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Cancer. 1996 Sep 1;78(5):968-76.

Adjuvant preoperative radiotherapy in patients with rectal carcinoma. Adverse effects during long term follow-up of two randomized trials.

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Department of Surgery, Karolinska Hospital, Stockholm, Sweden.



Adjuvant preoperative radiotherapy of patients with primary rectal carcinoma improves local control and survival, but also may increase the risk of early postoperative morbidity and mortality. In addition, the possible late adverse effects of this treatment are largely unknown.


The present study was based on 1027 curatively operated patients included in 2 prospective randomized trials of preoperative radiotherapy for rectal carcinoma patients (Stockholm I and Stockholm II Trials). The goal was to assess whether long term intercurrent morbidity and mortality were increased in patients allocated to the preoperative treatment. A computerized linkage of the randomized patients to a population-based registry of the Stockholm County Council was used to study hospital admissions for six groups of a priori defined diseases, putatively related to late adverse effects of the radiation.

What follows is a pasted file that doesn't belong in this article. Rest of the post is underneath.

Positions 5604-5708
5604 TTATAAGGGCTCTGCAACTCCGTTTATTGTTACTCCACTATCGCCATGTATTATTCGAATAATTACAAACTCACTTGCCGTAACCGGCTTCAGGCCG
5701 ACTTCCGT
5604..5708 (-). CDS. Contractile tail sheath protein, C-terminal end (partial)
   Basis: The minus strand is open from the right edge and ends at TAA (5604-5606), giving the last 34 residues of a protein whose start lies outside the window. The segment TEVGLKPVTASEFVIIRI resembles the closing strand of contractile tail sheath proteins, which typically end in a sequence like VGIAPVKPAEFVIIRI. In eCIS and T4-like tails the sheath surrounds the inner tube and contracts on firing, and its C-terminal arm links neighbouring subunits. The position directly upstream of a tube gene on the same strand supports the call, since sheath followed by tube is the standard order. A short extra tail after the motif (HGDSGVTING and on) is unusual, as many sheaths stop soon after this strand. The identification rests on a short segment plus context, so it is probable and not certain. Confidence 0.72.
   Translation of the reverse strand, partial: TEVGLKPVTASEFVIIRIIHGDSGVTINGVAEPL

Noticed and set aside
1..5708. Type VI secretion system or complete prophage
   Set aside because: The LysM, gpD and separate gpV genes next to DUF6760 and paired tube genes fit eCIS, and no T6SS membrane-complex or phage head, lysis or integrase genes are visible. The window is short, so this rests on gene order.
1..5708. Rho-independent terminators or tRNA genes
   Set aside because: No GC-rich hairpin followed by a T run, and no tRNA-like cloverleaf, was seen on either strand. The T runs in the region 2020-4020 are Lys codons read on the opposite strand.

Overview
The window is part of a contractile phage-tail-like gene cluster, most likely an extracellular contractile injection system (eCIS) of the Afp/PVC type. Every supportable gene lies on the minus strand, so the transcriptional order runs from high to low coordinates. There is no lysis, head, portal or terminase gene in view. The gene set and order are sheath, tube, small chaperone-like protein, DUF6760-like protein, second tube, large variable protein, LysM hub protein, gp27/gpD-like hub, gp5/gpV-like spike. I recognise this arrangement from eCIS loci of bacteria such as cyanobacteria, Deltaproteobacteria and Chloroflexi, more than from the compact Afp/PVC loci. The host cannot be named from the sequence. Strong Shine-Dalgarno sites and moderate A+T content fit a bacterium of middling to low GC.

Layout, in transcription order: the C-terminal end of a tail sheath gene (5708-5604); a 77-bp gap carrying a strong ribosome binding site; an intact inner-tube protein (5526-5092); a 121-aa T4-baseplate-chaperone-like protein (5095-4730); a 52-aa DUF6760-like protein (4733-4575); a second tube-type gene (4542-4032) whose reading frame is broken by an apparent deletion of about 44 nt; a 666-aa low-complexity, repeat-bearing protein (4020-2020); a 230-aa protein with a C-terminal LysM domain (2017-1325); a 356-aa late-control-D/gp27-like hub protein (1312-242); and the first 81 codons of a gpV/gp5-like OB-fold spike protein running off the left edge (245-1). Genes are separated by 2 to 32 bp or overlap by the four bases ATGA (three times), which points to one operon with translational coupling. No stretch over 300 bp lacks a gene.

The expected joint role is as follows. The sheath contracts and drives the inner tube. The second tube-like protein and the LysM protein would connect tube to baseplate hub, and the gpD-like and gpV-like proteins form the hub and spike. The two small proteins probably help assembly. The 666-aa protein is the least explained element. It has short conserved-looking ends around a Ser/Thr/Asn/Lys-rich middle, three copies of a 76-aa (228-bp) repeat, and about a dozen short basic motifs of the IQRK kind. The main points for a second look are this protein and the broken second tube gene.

Preoperative radiotherapy significantly increased the incidence of venous thromboembolism (P = 0.01), femoral neck and pelvic fractures (P = 0.03), intestinal obstruction (P = 0.02), and postoperative fistulas (P = 0.01). For arterial disease and genitourinary tract diseases, no difference in risk was found between irradiated and non irradiated patients. Radiotherapy significantly reduced rectal carcinoma deaths in both trials and also improved overall survival in the Stockholm II trial. The late intercurrent mortality was similar in irradiated and nonirradiated patients.


Although high dose, short term, preoperative radiotherapy can improve outcome after surgery for rectal carcinoma, there also may be an increased risk for long term morbidity. Refinement of the radiotherapy technique and a more accurate selection of patients suitable for the treatment will probably further improve the results, at least in regard to treatment-related complications.

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